Undefined Collective

Album Review

Daughters

You Won’t Get What You Want

5.0

Brian Pope

November 14, 2018

You Won't Get What You Want
In titling their new record You Won’t Get What You Want, Rhode Island quartet Daughters not only cast a clear vision for the bleak themes of their first record in eight years, but they send a message about the band’s ambitions at the macro level. The group has sought a stylistic shift when approaching every record in their discography. From the entangled noisecore of Canada Songs to the entrancing mathcore of Hell Songs to the uncompromising hellstorm that is their eponymous 2010 noise rock masterpiece, Daughters are a band that revel in the art of progression. Logically, the idea of “wanting” implies expectation, which is a presumption the band maneuvers with ease on this album. Hell, even guitarist Nick Sadler has been quoted as saying “expect not to expect anything,” and here the band forge a mature development of sound while retaining the essence of their flare. Blending the band’s affinity for buzzsaw guitars and clamoring drums with the unsettling atmospheres of industrial music, Daughters once again prove themselves to be among the most versatile and visceral rock groups in hardcore music today.
With the more muted tracks here, Daughters make a point to unnerve the listener, with ominous atmospheres that sculpt dark skies using foreboding noises and percussion rhythms. “City Song” marches these ambitions in with deadpan vocals that chant “this city is an empty glass” over wavering industrial synthesizers and bustling drums that build the bulk of the song’s dynamic range. Rhythmic whimpers and moans are speckled in as astral flecks of noise start to pepper the atmosphere, before we’re hit with waves of menacing noise. “Less Sex” begins with a subdued drum rhythm and placid vocals, granting a false sense of security before ushering in ear-shattering hits of feedback-ridden guitars on the chorus. The song expounds on themes of the prevalence of primal enjoyment of short-term pleasures over the long-term ailments of addiction, dependency, and ultimately self-destruction. The speaker seems to blame himself for permitting the entity’s entry: “I let it into my heart,” and as scratches of noise crawl up the backside of the chorus the listener is reminded of the slippery slope of being steadily consumed by one’s vices.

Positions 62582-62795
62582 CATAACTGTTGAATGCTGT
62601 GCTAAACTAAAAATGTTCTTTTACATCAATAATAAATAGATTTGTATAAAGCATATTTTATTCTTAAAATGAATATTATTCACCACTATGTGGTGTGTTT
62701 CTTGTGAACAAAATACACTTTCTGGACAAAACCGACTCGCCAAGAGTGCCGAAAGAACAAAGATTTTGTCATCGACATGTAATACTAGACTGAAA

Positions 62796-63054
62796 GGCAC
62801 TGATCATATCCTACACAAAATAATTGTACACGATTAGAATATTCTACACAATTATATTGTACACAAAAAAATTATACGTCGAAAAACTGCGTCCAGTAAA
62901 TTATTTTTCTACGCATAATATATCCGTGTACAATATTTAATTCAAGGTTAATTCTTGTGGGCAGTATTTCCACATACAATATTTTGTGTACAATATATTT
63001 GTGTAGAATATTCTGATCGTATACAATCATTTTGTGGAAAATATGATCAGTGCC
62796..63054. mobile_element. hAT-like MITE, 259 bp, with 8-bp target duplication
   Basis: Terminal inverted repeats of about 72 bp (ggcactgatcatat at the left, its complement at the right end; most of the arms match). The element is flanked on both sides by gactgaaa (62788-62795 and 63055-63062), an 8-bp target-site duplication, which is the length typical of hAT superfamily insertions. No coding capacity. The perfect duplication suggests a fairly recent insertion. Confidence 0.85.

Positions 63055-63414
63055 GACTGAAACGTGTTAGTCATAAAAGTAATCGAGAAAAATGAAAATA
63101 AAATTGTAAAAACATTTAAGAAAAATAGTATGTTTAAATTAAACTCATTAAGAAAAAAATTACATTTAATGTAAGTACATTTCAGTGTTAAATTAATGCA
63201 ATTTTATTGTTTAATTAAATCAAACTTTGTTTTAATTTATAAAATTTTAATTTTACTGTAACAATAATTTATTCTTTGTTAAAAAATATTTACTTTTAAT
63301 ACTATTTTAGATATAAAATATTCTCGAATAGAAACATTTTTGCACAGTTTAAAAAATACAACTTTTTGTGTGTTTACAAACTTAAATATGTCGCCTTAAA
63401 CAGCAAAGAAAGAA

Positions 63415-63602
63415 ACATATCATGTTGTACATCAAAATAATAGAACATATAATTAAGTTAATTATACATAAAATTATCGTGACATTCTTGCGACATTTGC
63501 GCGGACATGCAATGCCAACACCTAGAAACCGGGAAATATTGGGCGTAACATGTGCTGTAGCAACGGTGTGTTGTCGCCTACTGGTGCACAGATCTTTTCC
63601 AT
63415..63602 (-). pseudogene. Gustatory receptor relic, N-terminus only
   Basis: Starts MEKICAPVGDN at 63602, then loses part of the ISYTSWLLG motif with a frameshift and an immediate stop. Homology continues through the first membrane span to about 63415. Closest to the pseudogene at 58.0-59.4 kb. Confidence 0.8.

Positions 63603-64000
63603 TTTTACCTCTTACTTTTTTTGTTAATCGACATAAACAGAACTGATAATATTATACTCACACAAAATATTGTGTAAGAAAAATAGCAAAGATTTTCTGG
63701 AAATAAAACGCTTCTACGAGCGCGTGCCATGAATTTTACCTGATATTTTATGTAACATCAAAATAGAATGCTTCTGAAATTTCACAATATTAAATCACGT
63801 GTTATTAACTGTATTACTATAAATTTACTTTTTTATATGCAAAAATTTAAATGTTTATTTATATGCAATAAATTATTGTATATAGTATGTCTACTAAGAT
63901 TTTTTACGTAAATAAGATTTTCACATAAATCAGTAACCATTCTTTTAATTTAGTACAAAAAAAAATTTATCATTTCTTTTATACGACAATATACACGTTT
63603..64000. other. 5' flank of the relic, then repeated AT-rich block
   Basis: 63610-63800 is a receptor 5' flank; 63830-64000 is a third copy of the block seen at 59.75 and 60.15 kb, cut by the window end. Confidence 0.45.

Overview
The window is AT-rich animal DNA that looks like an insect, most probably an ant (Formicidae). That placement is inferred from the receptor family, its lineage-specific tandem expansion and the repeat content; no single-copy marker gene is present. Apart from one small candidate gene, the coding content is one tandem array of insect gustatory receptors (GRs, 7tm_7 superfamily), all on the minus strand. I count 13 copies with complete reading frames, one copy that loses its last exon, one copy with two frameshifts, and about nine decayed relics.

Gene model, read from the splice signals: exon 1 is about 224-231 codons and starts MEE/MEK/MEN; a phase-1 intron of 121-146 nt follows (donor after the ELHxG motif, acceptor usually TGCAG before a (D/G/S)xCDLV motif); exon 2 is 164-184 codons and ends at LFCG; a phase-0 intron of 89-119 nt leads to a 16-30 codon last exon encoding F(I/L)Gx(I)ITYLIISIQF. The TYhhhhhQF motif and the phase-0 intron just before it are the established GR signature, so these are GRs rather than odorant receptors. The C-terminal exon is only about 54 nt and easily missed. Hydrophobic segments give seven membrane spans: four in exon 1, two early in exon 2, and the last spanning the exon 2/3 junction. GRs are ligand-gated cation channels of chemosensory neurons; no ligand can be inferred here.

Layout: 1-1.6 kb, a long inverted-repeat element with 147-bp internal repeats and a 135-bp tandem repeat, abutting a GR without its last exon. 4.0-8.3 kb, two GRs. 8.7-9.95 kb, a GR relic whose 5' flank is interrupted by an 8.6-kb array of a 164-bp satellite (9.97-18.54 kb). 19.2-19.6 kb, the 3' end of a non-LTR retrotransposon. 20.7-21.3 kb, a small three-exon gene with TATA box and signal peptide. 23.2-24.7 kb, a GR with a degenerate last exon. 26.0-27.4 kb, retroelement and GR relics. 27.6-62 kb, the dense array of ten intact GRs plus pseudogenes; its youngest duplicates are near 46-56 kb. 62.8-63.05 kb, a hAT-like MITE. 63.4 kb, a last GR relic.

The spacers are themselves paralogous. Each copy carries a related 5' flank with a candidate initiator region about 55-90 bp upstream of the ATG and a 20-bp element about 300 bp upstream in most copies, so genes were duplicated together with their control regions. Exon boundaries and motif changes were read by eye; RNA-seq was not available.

Just as the band is able to unsettle, their ability to terrify and incapacitate proves equally formidable. The oppressive and cacophonous “The Reason They Hate Me” is the closest the LP gets to accessible rock music, with martial guitar slides backed by mid-tempo down-strums. Opening with Alexis’s Foetus-esque shouted jeers and pummeling instrumentation, the track breaks down in the second half with some ingenious glitching of the lead guitar riff that really gives the song a volatile energy. Its brashness is intimidating to the point of bullying. “The Inflammable Man” is the closest the record comes to the group’s last seminal noise rock classic, with razor-sharp disorienting guitars and blistering drumming. The track describes a first-person narrator who has chosen a withdrawn life as a hermit to avoid the dangers of the world, met with instrumental fire and brimstone. Midsong the track cuts away and switches tempo, ending with the narrator chanting the hilarious yet daunting “is something burning in here or is it me?” which visualizes the man burning his life away by living in fear.

In admonishing the act of living in fear, the band simultaneously uses the more monolithic tracks to recreate the inescapable world in which we live, fully immersing and subsequently tormenting the listener.

In admonishing the act of living in fear, the band simultaneously uses the more monolithic tracks to recreate the inescapable world in which we live, fully immersing and subsequently tormenting the listener. The longest song here, “Ocean Song” describes a sort of panic attack, in which one is struck with an awful realization before running from the terrifying force in a dazed hysteria. The symbol of the ocean is deployed as an escape from that misery, and as the frantic character Paul grows nearer, the instrumentation begins to roar louder with shots of bellowing feedback crying out in the distance. The track ends with simmering buzzes that envisage Paul’s ocean ebbing and receding; an unattainable macrocosm. “Satan In The Wait” is defined by blaring siren-like synthesizers and plodding drums, backing agonizing poetry which tells a story of a self-destructive person who lives in the moment, without considering the consequences of his actions. Metaphors are made of the short-term relief of scratching the inside of a cast versus the damage in harming the healing process, and toasts are raised to the impending “tragedies” the man’s actions will coerce.